Mary Tighe

C. M., in "On the Early Fate of Genius" European Magazine 87 (June 1825) 539.

The fate of Mrs. Henry Tighe, although she did not die at so early an age as Chatterton and Kirke White, awakes as deep interest. There is a melancholy, perhaps more pensively delightful, in the view of female beauty fading away, and growing pale, and at length withered; of female genius, cheered under slow disease by "delightful visions" of love, and beauty, and poetry; of female loveliness, famed to be the ornament of polished life, and the delight of all hearts, attempting, under consumption, to soothe the sorrows of other hearts, than in the contemplation of masculine genius cut off in youth. There are many beautiful allusions in Mrs. Tighe's sonnets, and in her shorter poems, to the consuming disease under which she languished. The concluding stanza of Psyche is so exquisitely beautiful, that I shall not injure its effect by other quotations:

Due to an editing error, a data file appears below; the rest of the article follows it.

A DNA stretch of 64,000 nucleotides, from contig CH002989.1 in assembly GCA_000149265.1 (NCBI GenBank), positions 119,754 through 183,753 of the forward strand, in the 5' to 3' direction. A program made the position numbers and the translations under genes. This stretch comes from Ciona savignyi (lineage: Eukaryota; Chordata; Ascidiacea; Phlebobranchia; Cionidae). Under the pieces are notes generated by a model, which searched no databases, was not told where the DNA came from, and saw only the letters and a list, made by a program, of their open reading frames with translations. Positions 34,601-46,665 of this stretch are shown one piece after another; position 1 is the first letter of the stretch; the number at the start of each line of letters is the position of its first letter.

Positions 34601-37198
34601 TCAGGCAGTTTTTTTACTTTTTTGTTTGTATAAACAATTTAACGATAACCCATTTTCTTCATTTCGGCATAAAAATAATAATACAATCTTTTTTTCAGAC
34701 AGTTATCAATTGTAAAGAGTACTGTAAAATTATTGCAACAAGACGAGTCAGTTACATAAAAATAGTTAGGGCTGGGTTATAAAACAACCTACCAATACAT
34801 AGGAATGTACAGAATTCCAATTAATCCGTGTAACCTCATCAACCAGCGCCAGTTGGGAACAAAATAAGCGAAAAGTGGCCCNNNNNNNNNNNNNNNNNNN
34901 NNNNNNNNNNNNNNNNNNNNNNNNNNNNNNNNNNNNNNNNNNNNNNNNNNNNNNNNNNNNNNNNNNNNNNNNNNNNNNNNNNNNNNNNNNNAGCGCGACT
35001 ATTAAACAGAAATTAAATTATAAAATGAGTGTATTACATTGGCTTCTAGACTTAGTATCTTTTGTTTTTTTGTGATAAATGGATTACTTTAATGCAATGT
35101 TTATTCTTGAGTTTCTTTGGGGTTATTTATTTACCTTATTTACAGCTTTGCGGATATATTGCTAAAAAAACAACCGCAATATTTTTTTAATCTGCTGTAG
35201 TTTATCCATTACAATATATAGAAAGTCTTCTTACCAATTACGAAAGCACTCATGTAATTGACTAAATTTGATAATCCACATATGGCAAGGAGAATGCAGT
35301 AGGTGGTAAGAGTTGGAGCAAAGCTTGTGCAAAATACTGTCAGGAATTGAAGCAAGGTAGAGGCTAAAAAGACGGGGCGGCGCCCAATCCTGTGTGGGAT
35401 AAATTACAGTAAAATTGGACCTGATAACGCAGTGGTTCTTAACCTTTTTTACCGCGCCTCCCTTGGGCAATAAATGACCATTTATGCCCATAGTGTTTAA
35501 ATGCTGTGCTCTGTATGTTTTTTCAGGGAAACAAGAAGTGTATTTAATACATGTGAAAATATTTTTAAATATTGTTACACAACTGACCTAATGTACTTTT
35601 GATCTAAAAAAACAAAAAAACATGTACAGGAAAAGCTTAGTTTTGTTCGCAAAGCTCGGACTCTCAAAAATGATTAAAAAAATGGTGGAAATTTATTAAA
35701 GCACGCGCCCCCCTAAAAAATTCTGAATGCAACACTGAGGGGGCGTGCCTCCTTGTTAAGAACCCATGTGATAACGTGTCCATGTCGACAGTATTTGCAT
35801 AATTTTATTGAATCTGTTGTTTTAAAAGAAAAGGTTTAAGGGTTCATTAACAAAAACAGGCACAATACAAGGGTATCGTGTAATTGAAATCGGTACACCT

Dreams of Delight farewel! your charms no more
Shall gild the hours of solitary gloom!
The page remains — but can the page restore
The vanished bowers which Fancy taught to bloom?
Ah, no! her smiles no longer can illume
The path my Psyche treads no more for me;
Consigned to dark oblivion's silent tomb
The visionary scenes no more I see,
Fast from the fading lines the vivid colours flee!